I don’t know what this post is about. It’s a ramble and I apologize upfront.
I’ve been having trouble lately putting words to the images, thoughts and feelings I experience. It’s not that I can’t recall them, it’s just that I’m struggling for the right fit – the perfect description. Maybe I’m just exhausted. Well, it halts me in my tracks. I get frustrated and end up writing clichés or simple phrases just to hold on to the moment.
Last Friday was the most beautiful September day. As I walked from my car to the school door, carrying my bags and coffee in hand, I caught sight of the horizon. Fog blanketed the playground and a layer of dark clouds rested along this horizon. Just at the crust of these clouds, light beamed. The sun, not showing itself yet, was announcing it’s arrival. The entire sky was glowing with rays of light. I stopped for a moment to take in its beauty. It filled me. I had no words.
At lunch, as I walked to the mailbox, I heard honking above. As I craned my neck to the sky, hundreds of geese flapped their wings in the most magnificent V of geese I have ever seen – all heading south.
Again. I stopped to take in the awe.
A boring description – again, I apologize.
As I reached for a poetry book off my shelf this morning, John O’ Donohue, one of my favorite poets and also an Irish teacher, jumped into my hands.
Here was his first poem:
Somewhere, out at the edges, the night Is turning and the waves of darkness Begin to brighten the shore of dawn The heavy dark falls back to earth And the freed air goes wild with light, The heart fills with fresh, bright breath And thoughts stir to give birth to color.
Oh my heavens.
The words I had been clamoring for.
I printed it off and pasted it to my September Birthday Poems collection.
John O’ Donohue understands poetry. He put words on the page to paint the description of my experience.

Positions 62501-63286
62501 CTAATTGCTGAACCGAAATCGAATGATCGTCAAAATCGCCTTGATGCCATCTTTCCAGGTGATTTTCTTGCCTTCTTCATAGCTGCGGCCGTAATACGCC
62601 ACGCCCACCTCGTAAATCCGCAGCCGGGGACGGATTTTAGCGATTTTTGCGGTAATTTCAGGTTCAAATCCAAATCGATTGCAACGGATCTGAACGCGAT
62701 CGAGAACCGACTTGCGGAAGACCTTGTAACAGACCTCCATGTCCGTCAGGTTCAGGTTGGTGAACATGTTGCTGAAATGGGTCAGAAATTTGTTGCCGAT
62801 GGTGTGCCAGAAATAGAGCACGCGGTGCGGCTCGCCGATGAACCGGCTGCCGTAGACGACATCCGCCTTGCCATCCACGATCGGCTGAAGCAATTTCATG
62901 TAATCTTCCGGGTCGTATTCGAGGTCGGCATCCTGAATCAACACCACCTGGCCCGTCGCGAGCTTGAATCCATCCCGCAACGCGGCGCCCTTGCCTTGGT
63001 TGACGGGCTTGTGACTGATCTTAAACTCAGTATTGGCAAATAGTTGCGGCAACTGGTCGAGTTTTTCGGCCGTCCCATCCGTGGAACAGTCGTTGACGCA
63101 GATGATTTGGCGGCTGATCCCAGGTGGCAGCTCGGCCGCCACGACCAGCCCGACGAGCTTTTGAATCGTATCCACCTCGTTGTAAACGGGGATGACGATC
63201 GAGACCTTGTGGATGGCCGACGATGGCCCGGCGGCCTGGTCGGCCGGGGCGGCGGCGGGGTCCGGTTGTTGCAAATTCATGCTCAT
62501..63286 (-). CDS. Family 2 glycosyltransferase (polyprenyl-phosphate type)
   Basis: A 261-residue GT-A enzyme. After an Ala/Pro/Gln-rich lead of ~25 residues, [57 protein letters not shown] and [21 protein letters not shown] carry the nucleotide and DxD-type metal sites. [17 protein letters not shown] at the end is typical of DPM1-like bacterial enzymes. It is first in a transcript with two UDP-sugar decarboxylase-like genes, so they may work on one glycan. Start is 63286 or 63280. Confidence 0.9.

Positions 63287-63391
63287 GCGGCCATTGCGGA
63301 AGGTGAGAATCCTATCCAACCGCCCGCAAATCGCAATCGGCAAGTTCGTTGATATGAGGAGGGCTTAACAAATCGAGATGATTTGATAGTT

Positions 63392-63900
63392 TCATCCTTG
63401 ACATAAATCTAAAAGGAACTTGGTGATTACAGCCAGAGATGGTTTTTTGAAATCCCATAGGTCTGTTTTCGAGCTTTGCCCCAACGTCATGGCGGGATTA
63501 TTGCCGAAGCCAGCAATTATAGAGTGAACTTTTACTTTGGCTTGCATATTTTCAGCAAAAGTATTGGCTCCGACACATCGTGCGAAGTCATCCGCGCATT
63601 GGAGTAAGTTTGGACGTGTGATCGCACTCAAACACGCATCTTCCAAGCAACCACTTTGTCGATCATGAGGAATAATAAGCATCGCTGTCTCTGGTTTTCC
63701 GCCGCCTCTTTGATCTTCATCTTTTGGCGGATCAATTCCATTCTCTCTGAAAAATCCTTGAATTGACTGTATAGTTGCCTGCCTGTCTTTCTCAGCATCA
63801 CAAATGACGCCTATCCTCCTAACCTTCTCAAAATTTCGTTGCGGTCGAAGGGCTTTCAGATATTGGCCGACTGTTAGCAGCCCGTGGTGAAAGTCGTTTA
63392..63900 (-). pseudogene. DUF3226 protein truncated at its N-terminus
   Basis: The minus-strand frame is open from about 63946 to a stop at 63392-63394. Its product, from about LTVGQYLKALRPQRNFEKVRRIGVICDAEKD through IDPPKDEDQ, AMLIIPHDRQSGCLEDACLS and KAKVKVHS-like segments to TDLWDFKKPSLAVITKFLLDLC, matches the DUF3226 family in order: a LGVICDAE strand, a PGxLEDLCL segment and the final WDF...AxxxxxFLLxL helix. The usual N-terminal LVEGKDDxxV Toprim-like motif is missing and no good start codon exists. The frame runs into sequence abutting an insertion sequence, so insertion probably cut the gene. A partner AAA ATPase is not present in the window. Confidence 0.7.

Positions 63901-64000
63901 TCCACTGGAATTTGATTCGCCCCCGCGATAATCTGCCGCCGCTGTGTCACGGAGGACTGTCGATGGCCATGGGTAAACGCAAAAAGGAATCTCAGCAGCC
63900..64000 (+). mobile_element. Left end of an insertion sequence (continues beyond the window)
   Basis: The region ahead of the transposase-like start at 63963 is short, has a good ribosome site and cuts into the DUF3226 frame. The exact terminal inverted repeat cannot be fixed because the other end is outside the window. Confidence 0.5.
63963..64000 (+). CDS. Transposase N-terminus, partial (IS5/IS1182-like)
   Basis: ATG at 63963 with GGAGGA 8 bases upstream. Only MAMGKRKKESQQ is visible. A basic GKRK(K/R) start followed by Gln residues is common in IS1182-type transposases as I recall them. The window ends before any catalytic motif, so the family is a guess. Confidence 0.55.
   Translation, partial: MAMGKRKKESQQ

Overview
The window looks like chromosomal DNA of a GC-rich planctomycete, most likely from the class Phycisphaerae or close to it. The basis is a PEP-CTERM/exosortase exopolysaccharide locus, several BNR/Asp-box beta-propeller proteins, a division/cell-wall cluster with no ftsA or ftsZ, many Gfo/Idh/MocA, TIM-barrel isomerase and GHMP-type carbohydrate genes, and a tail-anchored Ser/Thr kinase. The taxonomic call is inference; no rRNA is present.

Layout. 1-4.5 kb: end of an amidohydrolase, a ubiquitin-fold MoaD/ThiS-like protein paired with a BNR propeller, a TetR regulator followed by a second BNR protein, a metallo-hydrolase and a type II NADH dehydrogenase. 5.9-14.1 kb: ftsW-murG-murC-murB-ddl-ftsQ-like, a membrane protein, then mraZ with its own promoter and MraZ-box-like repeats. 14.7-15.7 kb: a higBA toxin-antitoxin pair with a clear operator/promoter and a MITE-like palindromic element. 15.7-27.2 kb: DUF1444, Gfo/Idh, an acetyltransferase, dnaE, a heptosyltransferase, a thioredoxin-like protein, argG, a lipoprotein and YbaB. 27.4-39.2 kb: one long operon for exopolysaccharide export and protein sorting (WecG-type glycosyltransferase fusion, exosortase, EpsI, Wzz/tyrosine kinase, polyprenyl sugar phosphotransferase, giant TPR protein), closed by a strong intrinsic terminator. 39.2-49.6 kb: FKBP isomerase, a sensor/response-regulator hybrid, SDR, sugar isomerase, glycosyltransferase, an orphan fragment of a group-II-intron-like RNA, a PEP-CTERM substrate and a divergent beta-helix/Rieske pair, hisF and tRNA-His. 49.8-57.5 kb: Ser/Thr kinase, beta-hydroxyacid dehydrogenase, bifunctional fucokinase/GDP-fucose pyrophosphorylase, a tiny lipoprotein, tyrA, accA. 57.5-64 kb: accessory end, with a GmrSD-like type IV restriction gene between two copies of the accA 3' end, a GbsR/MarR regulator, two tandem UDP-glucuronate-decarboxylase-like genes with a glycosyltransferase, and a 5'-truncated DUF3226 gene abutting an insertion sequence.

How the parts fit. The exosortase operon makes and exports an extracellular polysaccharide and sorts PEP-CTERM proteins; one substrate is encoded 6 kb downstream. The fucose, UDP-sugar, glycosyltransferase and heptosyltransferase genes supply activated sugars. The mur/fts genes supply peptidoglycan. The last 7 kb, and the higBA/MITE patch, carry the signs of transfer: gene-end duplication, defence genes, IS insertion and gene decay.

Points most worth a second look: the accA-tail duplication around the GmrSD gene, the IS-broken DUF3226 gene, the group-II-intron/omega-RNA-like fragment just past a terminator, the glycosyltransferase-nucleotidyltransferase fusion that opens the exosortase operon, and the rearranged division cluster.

For this, I am grateful.
Each day, we have moments of awe. It’s difficult to describe their significance and maybe we don’t have to. We can just feel them. But, sometimes, I want to put it in writing.
John O’Donohue describes it as such:
There is a quiet light that shines in every heart. It draws no attention to itself, thought it is always secretly there. It is what illuminates our minds to see beauty, our desire to seek possibility, and our hearts to love life. Without this subtle quickening, our days would be empty and wearisome, and no horizon would ever awaken our longing. Our passion for life is quietly sustained from somewhere in us that is wedded to the energy and excitement of life. We enter the world as strangers who all at once become heirs to a harvest of memory, spirit, and dream that has long preceded us and will no enfold, nourish, and sustain us. The gift of the world is our first blessing.
There are days when it seems these quiet gifts of the world come pouring in. There are other days where it feels like God forgot that I’m still here. Perhaps other people need more, on those days, and He thinks I’ll be fine. But really, it’s the days that I am so consumed with the pace of life that I am blind to what is in front of me.
Slow down, I hear.
The moments are there.
And the words will appear.